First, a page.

Having a not so great day. Typhoon driven wind and surf put her on the beach (thought to have happened sometime during the 1930s). She was re-floated and went on to serve her country proudly in some of this countries darkest moments...
USS Canopus AS 9 (Submarine Tender)
Picture thanks to Rich Vander Woude
USS Canopus with her squadron of subs
On 7 December 1941, Canopus, aging but able, lay at Cavite Navy Yard, as tender to Submarine Squadron 20. In the anxious days that followed, her men worked day and night to repair ships damaged in the daily air raids as well as to keep her brood of submarines at sea. With the Army falling back on Manila, Canopus sailed to Mariveles Bay at the tip of Bataan on Christmas Day. On 29 December 1941 and 1 January 1942, she received direct bomb hits which resulted in substantial damage to the ship and injuries to 13 of her men. Working at fevered pace, her men continued to care for other ships while keeping their own afloat and in operation. To prevent further Japanese attack, smoke pots were placed around the ship and the appearance of an abandoned hulk was presented by day, while the ship hummed with activity by night.Just before the New Year, the last of the submarines left Canopus, but her activity continued as she cared for small craft and equipment of the Army and Navy, sent her men into battle in the improvised naval battalion which fought so gallantly on Bataan, and converted her own launches into miniature gunboats which attacked the Japanese moving south near the shore. But the overwhelming Japanese strength could not be held off forever, and upon the surrender of Bataan on 9 April, Canopus was ordered scuttled and sunk, to deny her use to the enemy. On 10 April, she was proudly backed off into deep water under her own power, and the brave veteran whom the Japanese could not sink ended a lifetime of service to the Navy when she was laid to rest by her own men.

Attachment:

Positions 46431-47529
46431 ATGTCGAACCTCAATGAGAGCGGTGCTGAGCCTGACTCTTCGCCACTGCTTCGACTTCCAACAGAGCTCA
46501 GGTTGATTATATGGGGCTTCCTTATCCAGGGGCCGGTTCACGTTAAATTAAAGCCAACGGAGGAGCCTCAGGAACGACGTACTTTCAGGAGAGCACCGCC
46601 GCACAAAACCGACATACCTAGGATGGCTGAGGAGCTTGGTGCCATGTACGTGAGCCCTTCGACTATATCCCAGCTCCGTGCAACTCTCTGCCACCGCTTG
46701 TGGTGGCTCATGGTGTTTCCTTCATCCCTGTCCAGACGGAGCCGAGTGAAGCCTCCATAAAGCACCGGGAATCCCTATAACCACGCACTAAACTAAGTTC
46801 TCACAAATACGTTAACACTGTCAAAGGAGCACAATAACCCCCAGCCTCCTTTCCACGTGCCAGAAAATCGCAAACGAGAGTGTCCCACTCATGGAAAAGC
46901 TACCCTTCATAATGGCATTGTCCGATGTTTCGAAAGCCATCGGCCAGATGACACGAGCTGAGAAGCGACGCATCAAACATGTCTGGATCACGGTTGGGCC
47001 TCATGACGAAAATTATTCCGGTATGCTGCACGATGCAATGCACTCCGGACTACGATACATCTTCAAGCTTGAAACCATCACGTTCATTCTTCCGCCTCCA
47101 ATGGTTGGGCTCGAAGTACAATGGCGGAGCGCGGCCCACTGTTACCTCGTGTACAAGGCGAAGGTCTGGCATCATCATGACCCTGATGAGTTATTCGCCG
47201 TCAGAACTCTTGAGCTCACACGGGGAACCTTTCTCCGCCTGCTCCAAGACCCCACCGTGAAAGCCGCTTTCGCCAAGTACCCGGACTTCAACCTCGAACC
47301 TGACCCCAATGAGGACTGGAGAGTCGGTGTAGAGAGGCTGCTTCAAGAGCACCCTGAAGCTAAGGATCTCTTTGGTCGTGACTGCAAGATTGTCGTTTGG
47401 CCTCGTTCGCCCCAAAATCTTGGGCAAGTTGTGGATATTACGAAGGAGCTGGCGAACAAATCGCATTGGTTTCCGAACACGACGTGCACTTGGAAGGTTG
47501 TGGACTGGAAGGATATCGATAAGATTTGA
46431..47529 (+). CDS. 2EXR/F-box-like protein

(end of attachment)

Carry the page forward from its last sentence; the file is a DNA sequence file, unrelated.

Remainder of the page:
Canopus received one battle star for service in World War II.
History from the Dictionary of American Fighting Ships.
Fog settles around USS Canopus and her brood when she was laid to rest by her own men.
After suffering through several years of the Great Depression, getting hired at the CNSY was good news for my Grandfather. Probably why he saved this for so long. He started right before all hell broke lose.
" Attack of Pearl Harbor" December 7, 1941.
Attack At Pearl Harbor, 1941
The surprise was complete. The attacking planes came in two waves; the first hit its target at 7:53 AM, the second at 8:55. By 9:55 it was all over. By 1:00 PM the carriers that launched the planes from 274 miles off the coast of Oahu were heading back to Japan.
Behind them they left chaos, 2,403 dead, 188 destroyed planes and a crippled Pacific Fleet that included 8 damaged or destroyed battleships. In one stroke the Japanese action silenced the debate that had divided Americans ever since the German defeat of France left England alone in the fight against the Nazi terror.
Typical wages for CNSY workers in 1946, this is per day not per hour.
Most of you will see some familiar names. I know I did, and I wasn't even born yet.
Is that Tommy and Arthur Woodward's, sister's birth announcement above ?
Is that our Broad Street Attorney Paul Uricchio Jr. to the left ?